“Summer Sisters” 2018 by Rebecca Leveille (image via The Untitled Space)

The End of Love
Opening Tuesday, May 1 at The Untitled Space, 6 pm to 8 pm. On view through May 13.

For an exhibition sporting as foreboding a title as The End of Love, Rebecca Leveille’s paintings are so entrancing as to inspire a sort of optimism in the viewer. In addition to being strikingly beautiful, her paintings portray feminine beauty, bliss, and sexuality in a way that’s playful and mixes elements of realism and mythology, allowing for a mental break from the seemingly constant barrage of nonsense coming from the world. Leveille is no stranger to the realm of the fantastical, as she has previously created illustrations for Magic: The Gathering under the name Rebecca Guay. Looking to how the artist herself has spoken of this show, the connection between the title and the content begins to feel more clear. “What comes after delusions of ‘love?,’” she writes. “Feminine power and sexuality find new ground, as does an urgency to assert the female gaze.”

Who Am I, 2018, Collage on wood, 25 x 19 inches (image via Fort Gansevoort)

The Land + Rated Rookie
Opening Thursday, May 3 at Fort Gansevoort, 6 pm to 8 pm. On view through June 16.

There are two exhibitions opening at Meatpacking District gallery Fort Gansevoort this Thursday: one of paintings by Michelangelo Lovelace, another of collages and paintings by Ashley Teamer. Both zero in on specific groups, with Lovelace colorfully rendering the inner city life in his hometown of Cleveland and Teamer taking on gender dynamics in sports, specifically basketball. Lovelace, who will be showing paintings he’s made from 1994 to 2016, captures the life of the inner city from memory and “inserts people of color into the language of American painting” through a style that’s been called both childlike and Hopper-esque. Teamer’s collage works primarily draw from Women’s National Basketball Association and men’s league trading cards, exploring the possibility for the two to exist on equal footing and delving into the way female players’s faces can simultaneously seem to portray both athletic achievement and deep pain.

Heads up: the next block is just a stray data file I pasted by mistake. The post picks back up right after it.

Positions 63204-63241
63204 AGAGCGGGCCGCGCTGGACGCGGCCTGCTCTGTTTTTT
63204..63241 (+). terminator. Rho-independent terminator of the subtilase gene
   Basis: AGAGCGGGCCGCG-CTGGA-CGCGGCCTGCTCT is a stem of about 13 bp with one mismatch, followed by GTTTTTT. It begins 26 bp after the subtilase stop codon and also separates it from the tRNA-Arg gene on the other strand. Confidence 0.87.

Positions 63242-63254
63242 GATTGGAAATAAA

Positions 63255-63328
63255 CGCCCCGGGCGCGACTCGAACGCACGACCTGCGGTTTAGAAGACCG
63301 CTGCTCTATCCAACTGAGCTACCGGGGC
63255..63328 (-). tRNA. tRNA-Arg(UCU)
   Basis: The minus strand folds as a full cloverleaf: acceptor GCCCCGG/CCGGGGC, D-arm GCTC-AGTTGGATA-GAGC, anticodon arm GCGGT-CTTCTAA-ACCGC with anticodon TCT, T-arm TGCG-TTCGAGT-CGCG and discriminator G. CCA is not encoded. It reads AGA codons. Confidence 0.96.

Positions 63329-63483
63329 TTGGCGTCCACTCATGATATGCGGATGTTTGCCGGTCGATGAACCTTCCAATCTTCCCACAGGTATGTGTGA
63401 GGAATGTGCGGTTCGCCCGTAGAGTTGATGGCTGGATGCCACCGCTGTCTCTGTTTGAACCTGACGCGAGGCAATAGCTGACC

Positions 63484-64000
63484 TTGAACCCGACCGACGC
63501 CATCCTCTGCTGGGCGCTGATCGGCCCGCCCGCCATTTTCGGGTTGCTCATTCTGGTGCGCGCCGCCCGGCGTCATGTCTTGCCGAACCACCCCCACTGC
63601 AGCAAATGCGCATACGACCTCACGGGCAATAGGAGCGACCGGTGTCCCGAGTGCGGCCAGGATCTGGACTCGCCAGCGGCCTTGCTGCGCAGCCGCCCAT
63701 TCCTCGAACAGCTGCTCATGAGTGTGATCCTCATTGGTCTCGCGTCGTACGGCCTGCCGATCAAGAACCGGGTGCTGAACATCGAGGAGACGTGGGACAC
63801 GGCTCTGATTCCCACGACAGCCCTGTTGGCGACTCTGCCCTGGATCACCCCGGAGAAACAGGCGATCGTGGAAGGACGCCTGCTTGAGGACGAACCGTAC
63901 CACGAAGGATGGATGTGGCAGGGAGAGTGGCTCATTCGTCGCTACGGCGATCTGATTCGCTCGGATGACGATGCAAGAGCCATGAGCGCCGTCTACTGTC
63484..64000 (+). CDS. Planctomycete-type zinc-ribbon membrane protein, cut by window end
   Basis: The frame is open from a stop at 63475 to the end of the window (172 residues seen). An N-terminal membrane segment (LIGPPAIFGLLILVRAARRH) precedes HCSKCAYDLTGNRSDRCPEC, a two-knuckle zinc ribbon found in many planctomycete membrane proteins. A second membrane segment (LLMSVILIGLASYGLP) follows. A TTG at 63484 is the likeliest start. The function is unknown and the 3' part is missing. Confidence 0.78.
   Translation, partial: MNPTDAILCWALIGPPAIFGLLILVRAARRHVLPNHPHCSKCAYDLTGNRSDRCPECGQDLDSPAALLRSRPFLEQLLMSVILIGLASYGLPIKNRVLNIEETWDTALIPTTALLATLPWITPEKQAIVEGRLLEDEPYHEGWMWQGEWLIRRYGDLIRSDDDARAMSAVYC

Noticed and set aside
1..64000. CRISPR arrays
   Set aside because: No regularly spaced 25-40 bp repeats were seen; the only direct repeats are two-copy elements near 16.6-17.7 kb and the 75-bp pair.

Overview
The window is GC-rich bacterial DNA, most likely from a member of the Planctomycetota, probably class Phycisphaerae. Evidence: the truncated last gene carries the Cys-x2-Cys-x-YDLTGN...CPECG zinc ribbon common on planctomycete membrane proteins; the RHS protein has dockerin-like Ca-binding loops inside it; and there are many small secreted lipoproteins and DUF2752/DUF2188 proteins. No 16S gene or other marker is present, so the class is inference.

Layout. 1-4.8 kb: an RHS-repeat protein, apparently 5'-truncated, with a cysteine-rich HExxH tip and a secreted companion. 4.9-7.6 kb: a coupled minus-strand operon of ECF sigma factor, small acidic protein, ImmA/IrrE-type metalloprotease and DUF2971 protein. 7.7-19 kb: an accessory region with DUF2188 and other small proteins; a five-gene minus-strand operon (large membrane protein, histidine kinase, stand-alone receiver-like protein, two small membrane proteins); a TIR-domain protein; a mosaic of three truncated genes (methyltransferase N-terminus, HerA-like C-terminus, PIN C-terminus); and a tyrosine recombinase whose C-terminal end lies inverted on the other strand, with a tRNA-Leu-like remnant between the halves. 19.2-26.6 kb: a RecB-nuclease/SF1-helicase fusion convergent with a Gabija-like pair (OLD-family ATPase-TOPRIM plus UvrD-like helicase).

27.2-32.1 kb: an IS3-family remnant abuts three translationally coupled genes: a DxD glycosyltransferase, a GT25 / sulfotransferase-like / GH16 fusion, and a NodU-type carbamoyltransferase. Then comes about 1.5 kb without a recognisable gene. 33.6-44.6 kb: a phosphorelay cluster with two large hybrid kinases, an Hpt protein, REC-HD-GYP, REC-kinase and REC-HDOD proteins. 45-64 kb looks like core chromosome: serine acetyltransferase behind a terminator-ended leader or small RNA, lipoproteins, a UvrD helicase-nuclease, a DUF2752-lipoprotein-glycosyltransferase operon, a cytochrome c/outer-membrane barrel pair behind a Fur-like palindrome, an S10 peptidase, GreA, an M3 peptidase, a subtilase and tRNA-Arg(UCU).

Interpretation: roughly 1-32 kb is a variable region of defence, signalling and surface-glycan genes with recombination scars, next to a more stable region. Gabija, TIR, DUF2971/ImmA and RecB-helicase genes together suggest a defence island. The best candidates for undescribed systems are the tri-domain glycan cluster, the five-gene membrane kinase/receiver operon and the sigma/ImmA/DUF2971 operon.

​Erik Bergrin
“Crematorium;” 2016
Wool, jute, cotton, metal, acrylic, thread.
6ft 8in x 4ft

Opening Thursday, May 3 at Marlborough Contemporary, 6 pm to 8 pm. On view through June 6.

It’s not every day that an artist exhibiting in a local gallery has also done costume designs for Lady Gaga, but fiber artist Erik Bergrin has managed to do that and more. In addition to his more star-studded work, he has also made costumes for downtown performers and composers like M Lamar, Dane Terry, and Max Vernon, and has exhibited internationally. More recently, his interest in Buddhist meditation has made its way into his artistic practice, and he focuses on making “wearable fiber sculptures” that are associated with rituals. For his solo exhibition Shadowwork, he’s made nine cocoon-like sculptures that represent “metaphoric mental spaces” that err on the darker side of things and aim to help audiences have “a confrontation with their own shadows.” That is, if you’re not already doing that on a daily basis.

Alesia Exum, ‘Merrie Cherry’, 2016, Digital photograph. (image via Leslie-Lohman Museum / Facebook)

Neon Angels
Opening Friday, May 4 at Leslie-Lohman Museum Project Space, 6 pm to 8 pm. On view through May 6.

Pix or it didn’t happen. While this is sort of a silly phrase, it becomes almost poignant when considering how often spaces for queer art and nightlife are disappearing. The photos taken there can end up becoming one of the only ways these happenings are memorialized. While many exhibits showcase nightlife in the ’80’s and ‘90s, photographer Alesia Exum’s first encounter with queer nightlife was with the drag-centric parties in north Brooklyn in 2012. The parties and events she’s been documenting, like Bath Salts, Bushwig, and On Top, are a chronicle of unique spaces both long departed and still thriving, and the many colorful characters who have either passed through momentarily or made these places their home.